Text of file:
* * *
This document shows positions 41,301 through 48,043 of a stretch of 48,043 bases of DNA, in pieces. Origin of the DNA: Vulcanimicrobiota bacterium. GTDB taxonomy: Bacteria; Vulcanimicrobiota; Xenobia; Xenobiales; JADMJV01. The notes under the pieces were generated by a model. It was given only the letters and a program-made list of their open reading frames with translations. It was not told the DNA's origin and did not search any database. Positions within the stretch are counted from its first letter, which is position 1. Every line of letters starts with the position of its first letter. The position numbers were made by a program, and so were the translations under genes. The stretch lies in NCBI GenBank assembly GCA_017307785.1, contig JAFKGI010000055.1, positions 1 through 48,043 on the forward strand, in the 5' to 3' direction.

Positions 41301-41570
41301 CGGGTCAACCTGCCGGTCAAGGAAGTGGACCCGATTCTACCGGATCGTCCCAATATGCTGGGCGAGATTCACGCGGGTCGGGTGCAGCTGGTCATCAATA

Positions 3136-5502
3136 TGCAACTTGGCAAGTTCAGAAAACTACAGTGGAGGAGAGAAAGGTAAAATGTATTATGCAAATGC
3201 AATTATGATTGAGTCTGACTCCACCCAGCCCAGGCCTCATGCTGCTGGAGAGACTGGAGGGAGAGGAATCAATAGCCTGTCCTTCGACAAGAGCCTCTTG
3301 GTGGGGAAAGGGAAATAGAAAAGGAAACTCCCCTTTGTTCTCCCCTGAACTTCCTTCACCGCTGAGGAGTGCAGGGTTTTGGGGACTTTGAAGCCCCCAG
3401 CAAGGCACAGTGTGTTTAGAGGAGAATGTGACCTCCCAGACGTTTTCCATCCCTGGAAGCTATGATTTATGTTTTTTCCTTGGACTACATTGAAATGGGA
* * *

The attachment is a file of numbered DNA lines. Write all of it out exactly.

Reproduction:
This document shows positions 41,301 through 48,043 of a stretch of 48,043 bases of DNA, in pieces. Origin of the DNA: Vulcanimicrobiota bacterium. GTDB taxonomy: Bacteria; Vulcanimicrobiota; Xenobia; Xenobiales; JADMJV01. The notes under the pieces were generated by a model. It was given only the letters and a program-made list of their open reading frames with translations. It was not told the DNA's origin and did not search any database. Positions within the stretch are counted from its first letter, which is position 1. Every line of letters starts with the position of its first letter. The position numbers were made by a program, and so were the translations under genes. The stretch lies in NCBI GenBank assembly GCA_017307785.1, contig JAFKGI010000055.1, positions 1 through 48,043 on the forward strand, in the 5' to 3' direction.

Positions 41301-41570
41301 CGGGTCAACCTGCCGGTCAAGGAAGTGGACCCGATTCTACCGGATCGTCCCAATATGCTGGGCGAGATTCACGCGGGTCGGGTGCAGCTGGTCATCAATA

Positions 3136-5502
3136 TGCAACTTGGCAAGTTCAGAAAACTACAGTGGAGGAGAGAAAGGTAAAATGTATTATGCAAATGC
3201 AATTATGATTGAGTCTGACTCCACCCAGCCCAGGCCTCATGCTGCTGGAGAGACTGGAGGGAGAGGAATCAATAGCCTGTCCTTCGACAAGAGCCTCTTG
3301 GTGGGGAAAGGGAAATAGAAAAGGAAACTCCCCTTTGTTCTCCCCTGAACTTCCTTCACCGCTGAGGAGTGCAGGGTTTTGGGGACTTTGAAGCCCCCAG
3401 CAAGGCACAGTGTGTTTAGAGGAGAATGTGACCTCCCAGACGTTTTCCATCCCTGGAAGCTATGATTTATGTTTTTTCCTTGGACTACATTGAAATGGGA